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"I wanted to be a mother who bakes.
January 1, 2001 10:29 PM   Subscribe

"I wanted to be a mother who bakes. But then I found out it's illegal." While I can understand being afraid of a Hepatitis or E. Coli outbreak, I can't help but think this is simply another example of a school district of applying really stupid rules to a situation.
posted by ookamaka (10 comments total)

 
Isn't this what you Naderite crypto-socialists wanted? Isn't this in the in the interests of "child safety"? Isn't this the same thing that motivated the Toronto school board to rip up all the playground equipment and suggest kids wear helmets?
posted by johnnydark at 8:43 AM on January 2, 2001


Isn't this what you Naderite crypto-socialists wanted?

If you are saying that all Nader supporters are "crypto-socialists" (whatever that means), then I take issue with your loaded question. I voted for Nader, yet this is not a policy I would prefer. However, school districts often implement policy based on concerns of parents. In today's schools with thousands of students, it's impossible for administrators to get to know the parents and really communicate with them, thus these kinds of knee-jerk policies.

My question is why would schools be letting parents bring anything for mass consumption by the kiddies, anyway? What if I don't want my kid loading up on sugar every afternoon? What if he's type I diabetic? Parents never brought treats to my elementary school! :)

But seriously, schools attempt to take seriously children's health by offering balanced meals for lunches and encouraging physical exercise. They shouldn't be handing out treats whenever a loving parent decides to be generous.
posted by daveadams at 10:20 AM on January 2, 2001


But seriously, schools attempt to take seriously children's health by offering balanced meals for lunches and encouraging physical exercise.

My understanding is that many high schools now have McDonalds, Taco Bell, and Pizza Hut outlets right in the cafeterias. So much for "balanced meals."
posted by rushmc at 10:24 AM on January 2, 2001


Remember, kiddies, if the food Mommy gives you doesn't have a barcode on it, it means she doesn't really love you.
posted by harmful at 12:06 PM on January 2, 2001


I know at the school district I'm in, parents never brought snacks in randomly - they would bake or buy treats for holiday parties and school-related events, and up until 4th grade the occassional birthday. Now we're not allowed to call them "holiday parties" (because of political correctness and all), but many parents still like to bake now and then as if it's a confirmation of their support of their child.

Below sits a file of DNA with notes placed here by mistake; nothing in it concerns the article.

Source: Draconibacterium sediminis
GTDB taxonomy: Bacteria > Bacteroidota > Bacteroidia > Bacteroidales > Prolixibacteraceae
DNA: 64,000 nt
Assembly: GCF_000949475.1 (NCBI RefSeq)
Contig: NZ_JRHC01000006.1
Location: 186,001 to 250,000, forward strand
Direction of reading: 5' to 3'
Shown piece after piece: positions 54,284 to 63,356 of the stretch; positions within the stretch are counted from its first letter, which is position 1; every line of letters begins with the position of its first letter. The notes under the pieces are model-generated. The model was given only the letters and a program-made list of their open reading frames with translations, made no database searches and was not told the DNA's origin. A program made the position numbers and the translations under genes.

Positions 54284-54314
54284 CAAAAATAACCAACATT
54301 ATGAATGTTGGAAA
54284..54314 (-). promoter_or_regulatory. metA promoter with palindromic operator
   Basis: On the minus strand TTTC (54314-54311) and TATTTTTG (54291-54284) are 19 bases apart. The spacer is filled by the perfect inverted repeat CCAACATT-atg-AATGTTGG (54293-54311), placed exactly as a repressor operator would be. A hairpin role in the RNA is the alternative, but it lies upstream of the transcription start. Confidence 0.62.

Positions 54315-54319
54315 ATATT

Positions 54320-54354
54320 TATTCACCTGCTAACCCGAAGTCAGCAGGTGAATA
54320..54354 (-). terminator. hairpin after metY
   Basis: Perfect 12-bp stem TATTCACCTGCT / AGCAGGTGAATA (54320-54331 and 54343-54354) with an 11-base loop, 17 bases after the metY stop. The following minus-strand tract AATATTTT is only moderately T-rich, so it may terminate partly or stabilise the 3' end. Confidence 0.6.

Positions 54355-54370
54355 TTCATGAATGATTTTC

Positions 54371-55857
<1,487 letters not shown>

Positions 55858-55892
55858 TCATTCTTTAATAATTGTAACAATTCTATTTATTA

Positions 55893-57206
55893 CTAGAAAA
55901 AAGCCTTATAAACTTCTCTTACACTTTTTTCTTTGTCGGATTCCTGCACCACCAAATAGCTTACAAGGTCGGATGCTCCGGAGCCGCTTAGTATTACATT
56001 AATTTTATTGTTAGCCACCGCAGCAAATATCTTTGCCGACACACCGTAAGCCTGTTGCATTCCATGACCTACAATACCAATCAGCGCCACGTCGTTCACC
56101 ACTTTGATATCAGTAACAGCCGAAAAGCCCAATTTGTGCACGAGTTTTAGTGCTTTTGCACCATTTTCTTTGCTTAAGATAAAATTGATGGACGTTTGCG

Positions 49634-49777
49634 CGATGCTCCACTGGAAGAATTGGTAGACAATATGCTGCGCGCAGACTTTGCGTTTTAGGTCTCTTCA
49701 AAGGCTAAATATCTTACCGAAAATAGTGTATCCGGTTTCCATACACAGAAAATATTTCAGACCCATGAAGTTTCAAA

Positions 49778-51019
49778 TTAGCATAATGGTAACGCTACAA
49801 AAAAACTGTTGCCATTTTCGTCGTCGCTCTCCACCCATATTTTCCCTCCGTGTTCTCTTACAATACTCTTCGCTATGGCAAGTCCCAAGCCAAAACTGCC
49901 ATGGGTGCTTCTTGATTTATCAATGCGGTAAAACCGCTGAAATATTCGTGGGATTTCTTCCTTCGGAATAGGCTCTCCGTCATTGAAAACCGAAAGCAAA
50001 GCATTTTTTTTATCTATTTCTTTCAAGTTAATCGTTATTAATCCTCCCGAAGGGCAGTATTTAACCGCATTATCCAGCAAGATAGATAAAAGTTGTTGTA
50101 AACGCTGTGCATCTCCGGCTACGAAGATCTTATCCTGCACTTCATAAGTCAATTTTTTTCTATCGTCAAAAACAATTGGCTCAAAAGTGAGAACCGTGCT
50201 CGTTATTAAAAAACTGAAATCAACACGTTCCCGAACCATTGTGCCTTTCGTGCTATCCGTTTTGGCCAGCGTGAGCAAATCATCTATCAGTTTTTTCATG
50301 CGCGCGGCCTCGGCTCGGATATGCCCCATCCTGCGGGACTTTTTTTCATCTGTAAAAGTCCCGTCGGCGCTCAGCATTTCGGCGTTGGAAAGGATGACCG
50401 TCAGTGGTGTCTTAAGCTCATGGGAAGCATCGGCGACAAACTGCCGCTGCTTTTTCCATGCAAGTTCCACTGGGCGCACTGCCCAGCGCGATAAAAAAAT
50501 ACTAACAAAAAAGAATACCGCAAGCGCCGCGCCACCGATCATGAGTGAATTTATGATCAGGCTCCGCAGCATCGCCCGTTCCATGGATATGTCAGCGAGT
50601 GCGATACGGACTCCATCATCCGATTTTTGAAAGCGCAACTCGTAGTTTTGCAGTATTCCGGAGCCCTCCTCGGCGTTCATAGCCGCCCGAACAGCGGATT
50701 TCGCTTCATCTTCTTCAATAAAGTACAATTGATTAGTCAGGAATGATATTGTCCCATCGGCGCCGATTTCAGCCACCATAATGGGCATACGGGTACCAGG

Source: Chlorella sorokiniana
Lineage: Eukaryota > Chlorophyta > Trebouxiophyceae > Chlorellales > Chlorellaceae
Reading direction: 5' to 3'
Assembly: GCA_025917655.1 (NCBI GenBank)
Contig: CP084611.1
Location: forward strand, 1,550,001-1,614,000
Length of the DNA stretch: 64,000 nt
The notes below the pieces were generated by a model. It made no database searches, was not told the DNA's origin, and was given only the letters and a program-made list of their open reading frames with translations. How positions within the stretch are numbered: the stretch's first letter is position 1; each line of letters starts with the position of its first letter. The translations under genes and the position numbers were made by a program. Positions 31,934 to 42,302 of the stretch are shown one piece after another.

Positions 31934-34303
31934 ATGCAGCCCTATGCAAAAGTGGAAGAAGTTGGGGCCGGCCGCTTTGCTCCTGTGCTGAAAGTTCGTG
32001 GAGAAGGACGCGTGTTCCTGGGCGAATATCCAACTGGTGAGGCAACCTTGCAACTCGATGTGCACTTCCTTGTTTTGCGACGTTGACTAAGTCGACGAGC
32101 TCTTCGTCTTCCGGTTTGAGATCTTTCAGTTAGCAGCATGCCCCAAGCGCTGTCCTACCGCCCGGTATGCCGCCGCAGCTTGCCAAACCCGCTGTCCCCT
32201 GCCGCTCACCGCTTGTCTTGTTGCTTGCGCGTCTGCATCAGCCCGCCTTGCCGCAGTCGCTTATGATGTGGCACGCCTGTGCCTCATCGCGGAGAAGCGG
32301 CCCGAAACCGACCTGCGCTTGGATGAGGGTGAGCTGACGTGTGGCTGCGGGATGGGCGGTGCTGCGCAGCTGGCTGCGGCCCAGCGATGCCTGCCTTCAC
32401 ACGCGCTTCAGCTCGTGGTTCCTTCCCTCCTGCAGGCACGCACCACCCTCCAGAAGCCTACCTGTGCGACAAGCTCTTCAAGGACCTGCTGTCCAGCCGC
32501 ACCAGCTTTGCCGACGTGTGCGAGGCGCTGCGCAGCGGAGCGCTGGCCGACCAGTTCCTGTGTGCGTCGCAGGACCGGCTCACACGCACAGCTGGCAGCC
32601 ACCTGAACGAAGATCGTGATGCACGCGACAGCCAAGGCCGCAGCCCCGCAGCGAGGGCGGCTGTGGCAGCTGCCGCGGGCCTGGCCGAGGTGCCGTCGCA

Are there any states other than Oregon who require the "store-bought snack" policy for schools?
posted by elf_baby at 1:05 PM on January 2, 2001


having 2 very young nephews, I can see the atmosphere that that brings about decisions like this one. In the US, people are getting so paranoid about their children it's crippling parents.

As far as the crypto-socialists remark goes... it's a knee-jerk response to a serious hepatitis outbreak. After talking to my sister about something similar, she said her gut reaction might be something similar at first... and she's a hardcore right-wing republican.
posted by tj at 1:45 PM on January 2, 2001


In the US, people are getting so paranoid about their children it's crippling parents.

Perfectly put; I've been banging this drum for years, and haven't gotten it phrased that well.

Does anyone have any [pointers to] hard numbers on how much "stranger danger" (or freakazoid non-stranger) type stuff like that actually *happens* in the US each year, vs the number of kids?
posted by baylink at 2:43 PM on January 2, 2001


For one, this article was long and drawn out, mainly because the real content was rather small. second the rule is in place after a major breakout of hepatitis, this isn't just someone being paranoid.
posted by thirdball at 3:33 PM on January 2, 2001


This is not just an elementary school thing. As I recently discovered, the SUNY campus at which I teach prohibits students from bringing homemade goodies to events supported with university funds--for the usual liability reasons. No word on whether we faculty are under similar restrictions. (I just bring chocolate on a regular basis.)


posted by thomas j wise at 6:10 PM on January 2, 2001


My understanding is that many high schools now have McDonalds, Taco Bell, and Pizza Hut outlets right in the cafeterias. So much for "balanced meals."

Perhaps that's the case. In my high school (which I attended not tooo terribly long ago ;), it was amazing to us that we actually had access to a coke machine. The general policy of the school was to encourage kids to eat school lunches. We had several choices each day, but they were all somewhat "balanced."
posted by daveadams at 7:56 AM on January 3, 2001


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